Breakdown of Chicago Bears at Detroit Lions

October 4th, 2008 - 10:14 pm

Bears offense vs. Lions defense
Matt Forte’s rushing totals have declined each week through the first four games of the season. Now, some people — like Hub Arkush, who is usually excessively hard on the Bears — will point to the fact that Forte’s declining totals — 123, 92, 89, 43 — are a cause for concern. I’m not that na├»ve. It’s by no coincidence that as Forte’s numbers have been declining each week, the Bears’ opponent’s run defense has been ranked higher each week. Indianapolis is ranked 31st against the run, Carolina 19th, Tampa Bay 12th, and Philadelphia 1st. I expect that direct correlation to continue against Detroit this week, and we should see a huge spike in Forte’s rushing yardage against the NFL’s worst run defense. The Lions are giving up a whopping 207.7 yards per game on the ground, a statistic so bad that I had to research it to make sure it wasn’t a typo on NFL.com. I expect the combo of Forte and Kevin Jones, who is facing his former team, to give the Bears all the offense they need. Should the Lions eventually stack the box, which I figure they will, Orton has proven he can make plays when called upon, as long as he gets protection from the offensive line and isn’t asked to make throws longer than 20 yards.
Advantage: Bears

Bears defense vs. Lions offense
The Bears’ defense is 6th in the league against the run but is 28th against the pass, a statistic of concern heading into a battle with an offense that likes to throw the ball all over the field. To further complicate matters, Tommie Harris will not play and both Charles Tillman and Nathan Vasher are listed as questionable on the injury report. Tillman and Vasher sat out Wednesday and Thursday and had limited participation on Friday. It’s a scary thought having Corey Graham and Trumaine McBride starting at cornerbacks against the Lions’ 6-foot-5 Calvin Johnson and 6-foot-3 Roy Williams. At least it’s comforting to know that the safety position is stable, which couldn’t be said last year when the Bears headed to Ford Field with an entirely different secondary than the one they started with in Week 1 at San Diego. All is not well for Jon Kitna and the offense, though. The Lions’ quarterback has not been getting along with the coaching staff and is third in the league with 5 interceptions. When balancing that with the Bears’ injuries, the Bears get the edge.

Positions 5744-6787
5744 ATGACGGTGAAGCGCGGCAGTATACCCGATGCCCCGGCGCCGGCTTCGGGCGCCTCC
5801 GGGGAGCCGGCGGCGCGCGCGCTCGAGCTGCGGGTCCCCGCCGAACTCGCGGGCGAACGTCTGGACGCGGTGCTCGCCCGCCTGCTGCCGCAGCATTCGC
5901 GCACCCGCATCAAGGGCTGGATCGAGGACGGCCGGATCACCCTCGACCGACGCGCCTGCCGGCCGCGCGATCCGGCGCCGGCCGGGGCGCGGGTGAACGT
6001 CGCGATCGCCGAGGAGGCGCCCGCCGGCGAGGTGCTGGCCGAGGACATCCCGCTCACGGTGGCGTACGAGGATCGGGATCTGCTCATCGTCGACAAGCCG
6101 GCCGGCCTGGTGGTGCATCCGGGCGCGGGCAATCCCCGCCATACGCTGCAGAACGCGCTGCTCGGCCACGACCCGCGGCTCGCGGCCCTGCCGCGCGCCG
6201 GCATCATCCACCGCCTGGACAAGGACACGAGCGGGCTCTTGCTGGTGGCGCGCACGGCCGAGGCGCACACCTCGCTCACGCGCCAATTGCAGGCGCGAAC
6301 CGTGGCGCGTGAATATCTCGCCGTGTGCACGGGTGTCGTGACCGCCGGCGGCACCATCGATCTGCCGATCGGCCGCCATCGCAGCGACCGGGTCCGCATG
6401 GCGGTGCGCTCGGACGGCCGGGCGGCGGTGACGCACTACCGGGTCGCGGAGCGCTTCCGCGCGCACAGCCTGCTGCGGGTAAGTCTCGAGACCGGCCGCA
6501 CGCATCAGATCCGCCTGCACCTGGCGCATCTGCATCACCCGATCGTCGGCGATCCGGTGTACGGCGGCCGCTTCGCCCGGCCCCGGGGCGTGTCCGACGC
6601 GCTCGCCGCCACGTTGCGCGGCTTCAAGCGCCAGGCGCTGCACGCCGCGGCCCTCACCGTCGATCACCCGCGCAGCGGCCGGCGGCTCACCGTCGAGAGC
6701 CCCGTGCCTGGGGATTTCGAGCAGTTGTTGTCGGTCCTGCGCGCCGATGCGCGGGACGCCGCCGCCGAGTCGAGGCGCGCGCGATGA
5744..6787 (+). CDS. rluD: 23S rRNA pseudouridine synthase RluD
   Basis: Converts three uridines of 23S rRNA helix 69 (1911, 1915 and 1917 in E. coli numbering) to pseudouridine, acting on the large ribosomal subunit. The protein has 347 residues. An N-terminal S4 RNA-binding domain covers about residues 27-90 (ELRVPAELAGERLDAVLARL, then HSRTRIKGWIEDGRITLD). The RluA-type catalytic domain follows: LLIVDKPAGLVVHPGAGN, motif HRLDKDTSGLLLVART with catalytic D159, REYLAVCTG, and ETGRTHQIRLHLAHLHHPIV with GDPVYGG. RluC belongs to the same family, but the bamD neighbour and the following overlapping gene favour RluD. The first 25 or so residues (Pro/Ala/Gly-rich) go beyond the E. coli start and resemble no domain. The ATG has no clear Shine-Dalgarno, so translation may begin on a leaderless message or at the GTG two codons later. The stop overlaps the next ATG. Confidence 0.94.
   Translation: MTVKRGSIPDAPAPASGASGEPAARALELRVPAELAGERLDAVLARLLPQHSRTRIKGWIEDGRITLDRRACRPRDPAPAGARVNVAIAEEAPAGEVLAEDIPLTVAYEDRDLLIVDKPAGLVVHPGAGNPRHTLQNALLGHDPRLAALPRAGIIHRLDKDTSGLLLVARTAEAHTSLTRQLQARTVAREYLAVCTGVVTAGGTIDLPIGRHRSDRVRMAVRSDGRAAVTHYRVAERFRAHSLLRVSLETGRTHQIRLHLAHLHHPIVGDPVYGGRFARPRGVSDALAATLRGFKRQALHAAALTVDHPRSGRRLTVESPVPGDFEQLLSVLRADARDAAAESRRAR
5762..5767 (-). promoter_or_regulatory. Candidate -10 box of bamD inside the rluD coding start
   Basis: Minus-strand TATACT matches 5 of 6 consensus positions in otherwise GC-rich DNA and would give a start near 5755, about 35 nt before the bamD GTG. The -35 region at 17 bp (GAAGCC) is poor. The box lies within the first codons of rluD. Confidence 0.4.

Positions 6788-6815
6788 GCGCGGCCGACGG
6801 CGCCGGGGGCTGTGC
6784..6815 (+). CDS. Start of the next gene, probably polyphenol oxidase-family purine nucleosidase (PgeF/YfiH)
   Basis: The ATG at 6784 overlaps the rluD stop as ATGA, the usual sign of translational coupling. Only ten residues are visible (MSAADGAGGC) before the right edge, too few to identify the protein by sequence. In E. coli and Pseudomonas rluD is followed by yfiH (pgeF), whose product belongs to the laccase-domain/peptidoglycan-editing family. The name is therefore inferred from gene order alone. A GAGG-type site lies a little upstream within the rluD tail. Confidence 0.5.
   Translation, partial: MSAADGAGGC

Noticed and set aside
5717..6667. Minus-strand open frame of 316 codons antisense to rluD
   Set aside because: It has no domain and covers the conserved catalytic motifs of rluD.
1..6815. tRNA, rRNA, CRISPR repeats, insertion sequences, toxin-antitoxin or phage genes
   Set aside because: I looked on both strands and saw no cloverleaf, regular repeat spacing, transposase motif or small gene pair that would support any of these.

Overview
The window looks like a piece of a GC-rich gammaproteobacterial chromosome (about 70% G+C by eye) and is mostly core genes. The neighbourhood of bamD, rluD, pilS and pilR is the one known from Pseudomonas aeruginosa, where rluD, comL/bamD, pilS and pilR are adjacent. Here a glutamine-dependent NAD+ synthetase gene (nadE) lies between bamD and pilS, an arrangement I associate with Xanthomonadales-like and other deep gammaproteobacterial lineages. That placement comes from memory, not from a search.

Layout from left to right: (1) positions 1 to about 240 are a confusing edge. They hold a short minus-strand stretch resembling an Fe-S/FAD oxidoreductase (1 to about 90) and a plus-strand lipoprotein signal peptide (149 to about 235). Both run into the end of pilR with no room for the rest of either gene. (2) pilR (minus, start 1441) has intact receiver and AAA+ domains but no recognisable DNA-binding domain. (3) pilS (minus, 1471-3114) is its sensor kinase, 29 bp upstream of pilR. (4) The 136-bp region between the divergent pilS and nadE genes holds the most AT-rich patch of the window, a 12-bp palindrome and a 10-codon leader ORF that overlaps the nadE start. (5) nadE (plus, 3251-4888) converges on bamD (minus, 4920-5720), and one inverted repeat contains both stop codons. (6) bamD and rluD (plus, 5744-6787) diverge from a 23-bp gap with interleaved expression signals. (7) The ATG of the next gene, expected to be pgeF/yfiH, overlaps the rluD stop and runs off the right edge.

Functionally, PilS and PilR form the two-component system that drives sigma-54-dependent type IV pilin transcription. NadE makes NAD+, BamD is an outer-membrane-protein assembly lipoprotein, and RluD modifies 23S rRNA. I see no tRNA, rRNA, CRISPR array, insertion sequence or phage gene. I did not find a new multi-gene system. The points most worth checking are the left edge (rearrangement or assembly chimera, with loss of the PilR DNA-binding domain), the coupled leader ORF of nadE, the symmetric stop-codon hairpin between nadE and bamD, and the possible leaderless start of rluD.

Advantage: Bears

Special Teams
There’s not much to say that’s any different from any other week. Robbie Gould has been solid on field goals and his kickoffs have been deeper than last year. Brad Maynard is second in the league in net yards and punts inside the 20 and first in the league in fair catches. And Devin Hester is still Superman, although he hasn’t returned a kick for a touchdown yet, and he’s still prone to doing something stupid. Somebody needs to tell him that when a punt hits the ground, just leave it be.
Advantage: Bears

Intangibles
I know what you’re thinking: an emotional Sunday night win against a physical and heavily-favored Eagles team has left the Bears wounded as they head into a matchup with an 0-3 division rival. Trap game, right? I just don’t see that happening. This is a Bears team that, while possibly missing Harris, Tillman, and Vasher, is a better football team than the one that was swept by the Lions last year. I don’t suspect the Bears will let down their guard for one minute or forget about what the Lions did to them in 2007. I also don’t think that anybody on the roster is looking past this game to the Falcons, nor will anybody take the Lions lightly. In football, you’re taught to treat every game as the most important of your career and I think we’ll see that sentiment in the level of effort the Bears put forth on Sunday.
Advantage: Bears

Final Score: Chicago 27, Detroit 20